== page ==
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Brush Your Pet’s Way to a Longer Life

I can honestly say that brush my dog Chesney’s teeth three to four times a week. Trust me, it’s not always easy, especially when he looks up at me with those adorable beagle eyes. But knowing what I know as a Technician, these are the reasons why I can easily keep motivated to do this for him/put him through it (if you ask him):

  • There’s the obvious reason that I don’t want to spend all of our precious snuggle time together thinking that his breath is horrendous and trying to escape the smell (AKA escape his love)!
  • It only takes plaque 72 hours (that’s 3 days!) to begin calcifying into tartar (which only comes off with a dental surgery). This is why I don’t like to go more than 2 days without brushing his teeth.
  • Dental disease is painful, and I don’t want my best friend to be in pain.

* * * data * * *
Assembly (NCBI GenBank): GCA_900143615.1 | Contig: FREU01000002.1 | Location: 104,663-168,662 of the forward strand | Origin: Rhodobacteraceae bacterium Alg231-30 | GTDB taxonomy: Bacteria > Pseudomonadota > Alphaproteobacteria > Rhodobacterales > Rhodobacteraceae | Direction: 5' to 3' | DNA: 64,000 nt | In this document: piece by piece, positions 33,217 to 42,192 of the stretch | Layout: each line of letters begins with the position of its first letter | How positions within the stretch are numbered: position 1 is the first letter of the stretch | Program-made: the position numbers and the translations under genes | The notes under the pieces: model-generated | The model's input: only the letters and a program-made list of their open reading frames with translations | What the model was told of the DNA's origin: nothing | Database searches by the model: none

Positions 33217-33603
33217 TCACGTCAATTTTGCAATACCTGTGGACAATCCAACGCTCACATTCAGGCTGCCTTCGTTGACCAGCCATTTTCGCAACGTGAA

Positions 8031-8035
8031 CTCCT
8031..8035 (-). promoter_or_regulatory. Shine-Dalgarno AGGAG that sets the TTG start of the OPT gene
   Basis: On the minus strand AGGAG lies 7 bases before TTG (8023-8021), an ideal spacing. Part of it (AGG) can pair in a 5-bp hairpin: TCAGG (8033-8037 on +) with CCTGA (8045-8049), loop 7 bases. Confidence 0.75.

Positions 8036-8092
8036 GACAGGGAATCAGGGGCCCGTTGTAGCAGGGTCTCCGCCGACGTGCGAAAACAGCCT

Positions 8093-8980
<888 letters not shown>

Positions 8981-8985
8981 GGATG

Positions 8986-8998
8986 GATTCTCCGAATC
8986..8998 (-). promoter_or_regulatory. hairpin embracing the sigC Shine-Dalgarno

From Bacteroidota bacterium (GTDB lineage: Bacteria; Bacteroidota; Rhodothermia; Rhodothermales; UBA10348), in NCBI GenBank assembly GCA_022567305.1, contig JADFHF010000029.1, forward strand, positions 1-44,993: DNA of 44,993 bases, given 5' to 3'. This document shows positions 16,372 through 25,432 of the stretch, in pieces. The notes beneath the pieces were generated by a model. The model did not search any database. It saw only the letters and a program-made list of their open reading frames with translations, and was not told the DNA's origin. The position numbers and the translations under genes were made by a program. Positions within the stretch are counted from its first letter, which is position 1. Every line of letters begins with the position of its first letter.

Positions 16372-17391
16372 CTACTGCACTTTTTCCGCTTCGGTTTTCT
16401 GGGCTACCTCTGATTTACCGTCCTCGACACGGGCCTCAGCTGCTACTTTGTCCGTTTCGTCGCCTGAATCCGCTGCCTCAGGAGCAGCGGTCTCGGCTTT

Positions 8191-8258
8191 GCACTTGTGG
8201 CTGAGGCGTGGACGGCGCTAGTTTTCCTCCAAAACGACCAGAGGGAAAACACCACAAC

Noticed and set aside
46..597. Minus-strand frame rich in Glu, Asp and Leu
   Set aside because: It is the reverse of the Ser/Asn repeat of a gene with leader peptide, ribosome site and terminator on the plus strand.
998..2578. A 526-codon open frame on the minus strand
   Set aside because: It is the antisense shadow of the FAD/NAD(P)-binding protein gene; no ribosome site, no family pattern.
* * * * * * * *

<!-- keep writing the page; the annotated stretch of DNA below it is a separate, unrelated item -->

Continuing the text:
• Pain does strange things to animals. It can make their attitude change. After we perform dental surgery on a particularly bad pet mouth, we sometimes have people comment on how they’ve gotten much nicer and playful since their dental.
  • Dental disease can affect many organs in the body, including the heart and lungs. This could ultimately affect his quality and length of life.
  • Want to know how to limit anesthetic risks in your pet? Prevent dental disease, so they do not need dental surgery.
  • Dogs eat disgusting things (I’d be lying if I said Chesney hasn’t eaten the occasional cat turd). Brush. That. Away. Enough said.
  • Chesney really loves chewing on things. I would feel awful if his mouth ever hurt so badly that he couldn’t chew anymore.

Thirty seconds, three to four times a week is nothing compared to the years this may add on to his life! I do it because I love him and I want him to be his best self for as long as possible so that I can have my best friend around for the next 15 years (that’s the hope anyway)! If you’ve slipped up and forgot to brush your pet’s teeth for the past 946 days (we’re all human, right?) and your best friend could use some breath freshening, give us a call today for a dental assessment and can help make a plan to get back on track!

Written by: Kirsty Riemersma, Registered Veterinary Technician

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